Archive for November 5th, 2016

Demonstrations and counter-demonstrations ― Where lies the government’s duty?

― Lim Wei Jiet
Malay Mail Online
November 5, 2016

NOVEMBER 5 ― Of late, there have been statements by ministers and authorities which seem to have blamed Bersih for the threatening menace of the Red Shirts come November 19.

Khairy Jamaluddin, in his infinite wisdom, said: “…if Bersih does not do anything, the reds would certainly not do anything, so the burden lies on Bersih. The best way is to not allow the Bersih 5 rally to happen”. The Home Minister, Datuk Seri Ahmad Zahid Hamidi similarly opined: “You see, if there is no yellow, there will be no red. If there is no Maria Chin, there will surely be no Jamal Yunos”.

With respect, such line of thinking is simply erroneous. Imagine this scenario ― a group of students are enjoying a game of football during P.E. lesson. The school bully appears from nowhere, pushes several students to the ground and snatches the ball away like the jerk he is. A brouhaha ensues. The teacher comes along and not only does omit to discipline the bully, but proceeds to scold the students for causing him problems and orders the students back to class.

How’s that for logic?

One can’t put it more simply than O’Brien J in R v. Londonderry Justices (1891) 28 LR Fr. 440: “If danger arises from the exercise of lawful rights resulting in a breach of the peace, the remedy is the presence of sufficient force to prevent the result, not the legal condemnation of those who exercise those rights”

In other words, stop the bully, not reprimand the peaceful demonstrators! Read the rest of this entry »


Sanusi confirms he will attend with Tun Mahathir the meeting in Parliament on Tuesday of MPs (including former MPs and Ministers) to discuss how to defend Parliament and MPs’ parliamentary privileges and immunities against insidious police encroachments

Former Cabinet Minister Tan Sri Sanusi Junid has confirmed that he will attend with former Prime Minister Tun Mahathir Mohamad the meeting in Parliament on Tuesday of Members of Parliament (including former MPs and Ministers) to discuss the country’s latest constitutional crisis on the doctrine of separation of powers and how to defend Parliament and MPs’ parliamentary privileges and immunities against insidious police encroachments.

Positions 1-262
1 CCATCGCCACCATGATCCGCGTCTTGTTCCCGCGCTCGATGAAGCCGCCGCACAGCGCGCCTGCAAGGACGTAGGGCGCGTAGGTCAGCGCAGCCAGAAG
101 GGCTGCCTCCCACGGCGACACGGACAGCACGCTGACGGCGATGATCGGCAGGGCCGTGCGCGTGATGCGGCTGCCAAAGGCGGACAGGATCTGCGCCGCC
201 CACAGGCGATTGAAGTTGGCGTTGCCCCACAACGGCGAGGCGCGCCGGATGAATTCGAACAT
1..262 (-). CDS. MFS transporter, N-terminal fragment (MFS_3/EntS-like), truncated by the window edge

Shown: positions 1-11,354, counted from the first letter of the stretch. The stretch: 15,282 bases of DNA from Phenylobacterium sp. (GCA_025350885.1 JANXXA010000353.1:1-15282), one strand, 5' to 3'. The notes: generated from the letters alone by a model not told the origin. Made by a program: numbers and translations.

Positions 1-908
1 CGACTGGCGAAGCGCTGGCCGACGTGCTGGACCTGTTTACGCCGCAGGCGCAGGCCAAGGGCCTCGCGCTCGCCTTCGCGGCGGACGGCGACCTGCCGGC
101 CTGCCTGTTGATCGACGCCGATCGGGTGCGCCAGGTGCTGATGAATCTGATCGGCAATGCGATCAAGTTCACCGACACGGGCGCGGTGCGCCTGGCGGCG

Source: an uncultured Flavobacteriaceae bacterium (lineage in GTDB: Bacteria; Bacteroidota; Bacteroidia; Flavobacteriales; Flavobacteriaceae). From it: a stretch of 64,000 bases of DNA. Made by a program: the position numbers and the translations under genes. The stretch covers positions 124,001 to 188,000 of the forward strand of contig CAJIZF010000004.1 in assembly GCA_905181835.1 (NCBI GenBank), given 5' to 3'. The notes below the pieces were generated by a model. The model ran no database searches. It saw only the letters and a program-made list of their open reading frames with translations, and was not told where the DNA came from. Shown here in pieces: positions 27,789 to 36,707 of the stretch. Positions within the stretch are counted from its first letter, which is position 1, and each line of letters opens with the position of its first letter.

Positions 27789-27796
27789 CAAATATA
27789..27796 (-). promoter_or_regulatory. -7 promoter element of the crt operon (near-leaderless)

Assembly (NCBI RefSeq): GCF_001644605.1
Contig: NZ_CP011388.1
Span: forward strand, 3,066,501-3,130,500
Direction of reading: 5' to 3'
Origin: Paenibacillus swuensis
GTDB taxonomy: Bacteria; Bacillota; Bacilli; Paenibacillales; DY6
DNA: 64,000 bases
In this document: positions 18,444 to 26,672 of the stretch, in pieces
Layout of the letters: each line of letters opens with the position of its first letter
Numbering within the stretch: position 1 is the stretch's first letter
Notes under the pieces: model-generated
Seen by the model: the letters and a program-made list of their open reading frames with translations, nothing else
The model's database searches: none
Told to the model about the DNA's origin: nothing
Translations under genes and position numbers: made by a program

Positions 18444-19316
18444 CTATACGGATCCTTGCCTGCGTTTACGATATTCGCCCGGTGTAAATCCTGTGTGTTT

Inspector-General of Police Tan Sri Khalid Abu Bakar said yesterday that “3 ex-ministers under probe over 1MDB statements” (New Straits Times 5/11/06 headline p. 10) and this is most shocking for two reasons:

Firstly, when did the police have free roving liberty to investigate speeches by MPs (whether former Minister or not) made in Parliament, as if MPs’s traditional and constitutionally-entrenched parliamentary privileges spelt out in Article 63 (2) of the Malaysian Constitution and the Houses of Parliament (Privileges and Powers) Act 1952 do not exist in the eyes of the IGP.

Should MPs submit their speeches to the police for approval before they are delivered in Parliament. Is this what Malaysia has become, in the eighth year of premiership of Datuk Seri Najib Tun Razak?

Secondly, is the IGP through his arbitrary and unconstitutional action sending out a message that 1MDB issue is a “banned” subject in Parliament, as MPs who raised the issue of 1MDB in Parliament could be next in line of police’s interrogation when the three ex-Cabinet Ministers could be targeted by the police for speaking in Parliament on 1MDB?

Khalid’s statement yesterday has laid bare the frightening and even Kafkaesque nature of the constitutional crisis on the doctrine of separation of powers among the Executive, Legislature and Judiciary which has been suddenly sprung on the nation when he said that the police had enough reasons to investigate former Deputy Prime Minister, Tan Sri Muhyiddin Yassin, former Rural and Regional Development Minister, Datuk Seri Mohd Shafie Apdal and former Second Finance Minister Datuk Seri Ahmad Husni Hanadzlah as there was no immunity from seditious statements in Parliament. Read the rest of this entry »